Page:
ERIC Number: ED214881
Record Type: RIE
Publication Date: 1980
Reference Count: 0
208 English Teachers. A Study of Schooling in the United States. Technical Report Series, No. 11.
Two hundred and eight junior and senior high school English teachers responded to a survey on variables related to the teachers as individuals, their educational backgrounds and professional training, their current teaching situations and other professional activities, and their attitudes toward selected educational issues. Eight hundred fifty-one teachers of other subjects taught at the schools were considered together at each level (junior or senior high) to form groups for comparison with the English teachers. A demographic profile emerged that indicated that English teachers as a group were slightly older than teachers of other subjects, were predominantly white females, and were likely to be politically more liberal. Their median incomes did not differ significantly from those of other teachers, and their reasons for entering teaching were similar to the reasons of other teachers. A higher percentage of English teachers reported that their career expectations had been met and that they would enter teaching again. The majority of them believed themselves to be well trained for their work. While there was little difference in the amount of education and training between English teachers and others, English teachers appeared to be motivated more often by personal growth and less frequently by salary advance. In measuring professional attitudes, English teachers considered together as a group appeared to take their teaching more seriously and were more involved in their subject than were other teachers. The English teachers emerged as less traditional in their responses to statements of educational beliefs than other teachers. In comparison with other teachers, they were less supportive of strong teacher control and discipline and of an emphasis on basic skills. Generally, English teachers held similar views on educational issues and differed mainly from others in that they were more seriously focused on the intrinsic aspects of teaching. (JD)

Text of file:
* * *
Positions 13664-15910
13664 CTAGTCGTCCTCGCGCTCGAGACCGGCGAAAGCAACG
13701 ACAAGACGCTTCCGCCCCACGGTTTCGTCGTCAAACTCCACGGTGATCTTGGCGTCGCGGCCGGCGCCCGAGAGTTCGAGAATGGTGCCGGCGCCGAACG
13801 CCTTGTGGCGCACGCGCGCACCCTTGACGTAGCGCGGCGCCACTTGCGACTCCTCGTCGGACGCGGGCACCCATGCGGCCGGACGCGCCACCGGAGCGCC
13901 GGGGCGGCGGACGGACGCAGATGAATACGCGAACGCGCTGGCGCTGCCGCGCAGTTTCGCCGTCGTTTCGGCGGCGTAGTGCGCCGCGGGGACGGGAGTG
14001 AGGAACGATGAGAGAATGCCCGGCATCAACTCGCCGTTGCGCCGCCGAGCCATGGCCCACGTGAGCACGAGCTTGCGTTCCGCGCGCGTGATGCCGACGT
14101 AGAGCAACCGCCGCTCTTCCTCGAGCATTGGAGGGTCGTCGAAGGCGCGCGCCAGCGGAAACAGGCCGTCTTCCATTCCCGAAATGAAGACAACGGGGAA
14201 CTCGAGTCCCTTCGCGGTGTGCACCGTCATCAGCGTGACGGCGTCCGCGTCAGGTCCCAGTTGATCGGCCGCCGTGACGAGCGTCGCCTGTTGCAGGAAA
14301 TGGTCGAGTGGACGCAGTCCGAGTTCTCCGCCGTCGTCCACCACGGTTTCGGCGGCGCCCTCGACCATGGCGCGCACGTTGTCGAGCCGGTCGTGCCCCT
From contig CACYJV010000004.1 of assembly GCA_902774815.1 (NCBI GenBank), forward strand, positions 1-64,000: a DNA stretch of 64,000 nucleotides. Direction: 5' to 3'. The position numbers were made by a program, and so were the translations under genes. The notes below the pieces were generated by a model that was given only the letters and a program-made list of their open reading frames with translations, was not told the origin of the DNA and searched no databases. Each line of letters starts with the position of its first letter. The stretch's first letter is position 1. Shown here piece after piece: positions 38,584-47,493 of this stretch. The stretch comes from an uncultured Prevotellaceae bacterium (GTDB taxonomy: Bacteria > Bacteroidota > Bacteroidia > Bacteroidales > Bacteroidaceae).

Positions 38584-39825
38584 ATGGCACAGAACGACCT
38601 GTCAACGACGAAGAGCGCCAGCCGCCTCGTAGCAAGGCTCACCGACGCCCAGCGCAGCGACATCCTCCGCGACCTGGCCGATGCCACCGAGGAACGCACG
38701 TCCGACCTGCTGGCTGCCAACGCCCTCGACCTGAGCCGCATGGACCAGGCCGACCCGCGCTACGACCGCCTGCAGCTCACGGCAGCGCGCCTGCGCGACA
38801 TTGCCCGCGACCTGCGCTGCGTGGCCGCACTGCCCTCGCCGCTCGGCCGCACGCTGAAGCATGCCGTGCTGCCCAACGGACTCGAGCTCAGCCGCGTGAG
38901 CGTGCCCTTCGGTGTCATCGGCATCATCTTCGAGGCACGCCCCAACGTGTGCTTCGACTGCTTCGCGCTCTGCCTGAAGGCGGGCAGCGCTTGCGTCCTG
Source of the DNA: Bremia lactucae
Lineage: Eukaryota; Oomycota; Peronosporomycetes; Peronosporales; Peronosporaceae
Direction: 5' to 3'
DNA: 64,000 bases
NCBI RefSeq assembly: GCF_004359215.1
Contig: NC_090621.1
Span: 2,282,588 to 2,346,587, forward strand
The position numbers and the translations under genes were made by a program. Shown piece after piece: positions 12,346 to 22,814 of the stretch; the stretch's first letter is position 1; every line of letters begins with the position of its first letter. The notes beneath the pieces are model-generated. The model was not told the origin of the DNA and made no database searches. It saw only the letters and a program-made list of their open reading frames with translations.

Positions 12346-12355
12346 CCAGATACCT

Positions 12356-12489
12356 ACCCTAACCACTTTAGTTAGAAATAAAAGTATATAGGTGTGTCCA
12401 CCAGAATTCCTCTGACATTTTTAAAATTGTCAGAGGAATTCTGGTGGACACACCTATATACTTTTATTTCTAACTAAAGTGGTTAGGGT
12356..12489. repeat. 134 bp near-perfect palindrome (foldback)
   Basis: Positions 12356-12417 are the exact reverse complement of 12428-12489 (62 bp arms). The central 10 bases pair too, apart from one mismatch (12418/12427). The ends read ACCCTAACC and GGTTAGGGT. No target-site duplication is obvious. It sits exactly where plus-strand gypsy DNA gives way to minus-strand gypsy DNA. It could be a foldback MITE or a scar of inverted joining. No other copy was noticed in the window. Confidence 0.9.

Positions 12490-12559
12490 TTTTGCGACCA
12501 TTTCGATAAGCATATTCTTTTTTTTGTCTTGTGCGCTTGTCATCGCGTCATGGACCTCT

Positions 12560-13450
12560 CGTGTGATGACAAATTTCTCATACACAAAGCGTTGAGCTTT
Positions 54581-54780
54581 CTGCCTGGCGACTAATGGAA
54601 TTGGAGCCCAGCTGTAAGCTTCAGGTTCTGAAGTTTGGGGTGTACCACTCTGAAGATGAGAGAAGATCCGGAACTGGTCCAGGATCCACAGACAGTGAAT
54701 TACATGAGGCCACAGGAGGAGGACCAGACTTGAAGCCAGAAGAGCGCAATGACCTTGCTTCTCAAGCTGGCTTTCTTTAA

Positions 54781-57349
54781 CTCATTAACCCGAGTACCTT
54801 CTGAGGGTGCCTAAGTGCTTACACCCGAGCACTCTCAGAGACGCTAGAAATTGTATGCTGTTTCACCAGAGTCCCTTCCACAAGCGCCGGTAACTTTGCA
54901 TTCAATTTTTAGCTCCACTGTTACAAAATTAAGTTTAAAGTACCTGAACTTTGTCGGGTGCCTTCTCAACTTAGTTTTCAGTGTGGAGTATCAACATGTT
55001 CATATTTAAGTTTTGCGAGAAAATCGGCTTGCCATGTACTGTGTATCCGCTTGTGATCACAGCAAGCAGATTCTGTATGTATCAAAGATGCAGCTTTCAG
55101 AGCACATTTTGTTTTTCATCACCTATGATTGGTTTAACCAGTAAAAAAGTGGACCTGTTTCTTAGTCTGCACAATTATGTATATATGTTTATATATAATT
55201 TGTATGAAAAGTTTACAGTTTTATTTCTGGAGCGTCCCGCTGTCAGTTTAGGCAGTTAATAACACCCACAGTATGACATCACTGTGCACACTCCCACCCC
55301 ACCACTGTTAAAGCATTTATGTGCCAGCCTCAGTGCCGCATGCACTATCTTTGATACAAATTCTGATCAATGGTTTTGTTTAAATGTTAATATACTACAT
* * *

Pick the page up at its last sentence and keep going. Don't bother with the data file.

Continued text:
Publication Type: Reports - Research; Numerical/Quantitative Data
Education Level: N/A
Sponsor: Institute for Development of Educational Activities, Dayton, OH.
Authoring Institution: California Univ., Los Angeles. Graduate School of Education